Researchers Slavco Mihajloski and Karim El Ouerghemmi reported that malicious actors could exploit an arbitrary file deletion vulnerability (CVE-2018-12895) on popular CMS platform WordPress, allowing them to gain control, edit or delete any media files, and run arbitrary code. This flaw affects all versions of WordPress, and while the flaw requires a user account that prevents abuse at scale, WordPress sites that share multiple user accounts may be more susceptible. The vulnerability remains unpatched even after disclosing it to the developers, but the researchers released a hotfix.
Once exploited, the WordPress vulnerability escalates privileges of the unauthorized actor to an account as low as Author. The exploit also allows attackers to abuse the platform for another flaw or misconfiguration. The attacker can delete any or all WordPress installations to circumvent security systems or any file in the server in which the user has PHP process permissions. Files such as .htaccess, index.php,andwp-config.php circumvent security constraints in place, grant access to all WordPress directories, and contain credentials, allowing threat actors to reinstall WordPress on the next visit and reset admin authorizations of their choice to run the arbitrary code on the server.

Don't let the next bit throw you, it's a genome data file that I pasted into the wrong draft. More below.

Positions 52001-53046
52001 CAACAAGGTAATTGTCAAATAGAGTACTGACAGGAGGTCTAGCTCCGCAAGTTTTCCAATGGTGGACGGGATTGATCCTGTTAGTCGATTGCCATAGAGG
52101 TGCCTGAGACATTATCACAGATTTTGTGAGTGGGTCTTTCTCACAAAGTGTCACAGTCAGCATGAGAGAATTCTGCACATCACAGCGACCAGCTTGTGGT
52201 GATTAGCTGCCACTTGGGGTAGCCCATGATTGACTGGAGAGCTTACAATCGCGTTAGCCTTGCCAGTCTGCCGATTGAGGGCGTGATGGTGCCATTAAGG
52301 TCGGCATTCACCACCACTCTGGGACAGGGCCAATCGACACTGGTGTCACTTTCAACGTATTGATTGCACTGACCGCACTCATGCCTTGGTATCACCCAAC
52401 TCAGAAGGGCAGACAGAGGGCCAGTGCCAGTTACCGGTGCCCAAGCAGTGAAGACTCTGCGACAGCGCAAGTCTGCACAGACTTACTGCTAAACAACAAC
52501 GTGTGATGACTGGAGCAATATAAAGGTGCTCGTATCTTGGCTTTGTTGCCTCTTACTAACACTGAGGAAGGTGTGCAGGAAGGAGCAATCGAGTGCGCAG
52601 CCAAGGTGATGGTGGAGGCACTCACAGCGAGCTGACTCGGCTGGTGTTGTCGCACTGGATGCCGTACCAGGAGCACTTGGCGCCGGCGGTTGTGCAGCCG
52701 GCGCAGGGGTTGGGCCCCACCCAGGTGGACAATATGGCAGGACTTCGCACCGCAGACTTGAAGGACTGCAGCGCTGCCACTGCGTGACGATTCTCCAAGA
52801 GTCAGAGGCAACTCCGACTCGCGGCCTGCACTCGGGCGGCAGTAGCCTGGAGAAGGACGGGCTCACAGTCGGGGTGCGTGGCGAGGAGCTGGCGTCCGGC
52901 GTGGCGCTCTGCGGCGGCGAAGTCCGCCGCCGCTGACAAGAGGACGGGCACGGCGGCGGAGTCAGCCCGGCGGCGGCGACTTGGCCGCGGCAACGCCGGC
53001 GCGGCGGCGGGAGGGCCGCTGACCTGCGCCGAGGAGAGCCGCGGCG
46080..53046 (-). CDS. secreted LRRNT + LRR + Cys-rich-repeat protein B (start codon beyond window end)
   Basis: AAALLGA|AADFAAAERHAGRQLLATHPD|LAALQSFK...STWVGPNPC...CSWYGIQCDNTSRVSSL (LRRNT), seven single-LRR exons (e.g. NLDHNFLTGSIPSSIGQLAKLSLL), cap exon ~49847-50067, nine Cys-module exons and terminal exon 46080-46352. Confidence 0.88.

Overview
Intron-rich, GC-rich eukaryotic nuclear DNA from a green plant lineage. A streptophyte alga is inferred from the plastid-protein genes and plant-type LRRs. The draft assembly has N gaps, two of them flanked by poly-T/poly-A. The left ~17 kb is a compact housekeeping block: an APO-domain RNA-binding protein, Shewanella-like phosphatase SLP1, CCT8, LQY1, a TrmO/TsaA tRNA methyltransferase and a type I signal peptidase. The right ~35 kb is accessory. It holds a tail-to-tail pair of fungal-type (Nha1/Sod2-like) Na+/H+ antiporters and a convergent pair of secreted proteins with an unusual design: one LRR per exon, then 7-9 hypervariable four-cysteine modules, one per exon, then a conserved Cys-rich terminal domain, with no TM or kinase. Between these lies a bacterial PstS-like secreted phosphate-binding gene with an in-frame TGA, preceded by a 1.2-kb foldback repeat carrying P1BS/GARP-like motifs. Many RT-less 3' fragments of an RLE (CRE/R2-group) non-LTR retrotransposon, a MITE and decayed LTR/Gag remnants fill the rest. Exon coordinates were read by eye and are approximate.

The security researchers reported the flaws in November 2017 through bug bounty platform Hackerone, but while the WordPress security team initially confirmed the concern and responded to release solutions by January 2018, the developers didn't provide feedback or release a fix. WordPress is one of the most popular online CMS platforms, and threat actors may take advantage of this to take control of various businesses’ websites.
Not all businesses have their own IT personnel to maintain their servers and sites, and enterprises rely on third-party CMS platforms for its ease of use and low-level maintenance requirements. Ensure that your business’ reputation is safe with some of these security practices:
Install available solutions or virtual patches from legitimate providers.
Enable 2FA for user accounts whenever available. Another authentication layer affords an additional line of defense to deter threat actors.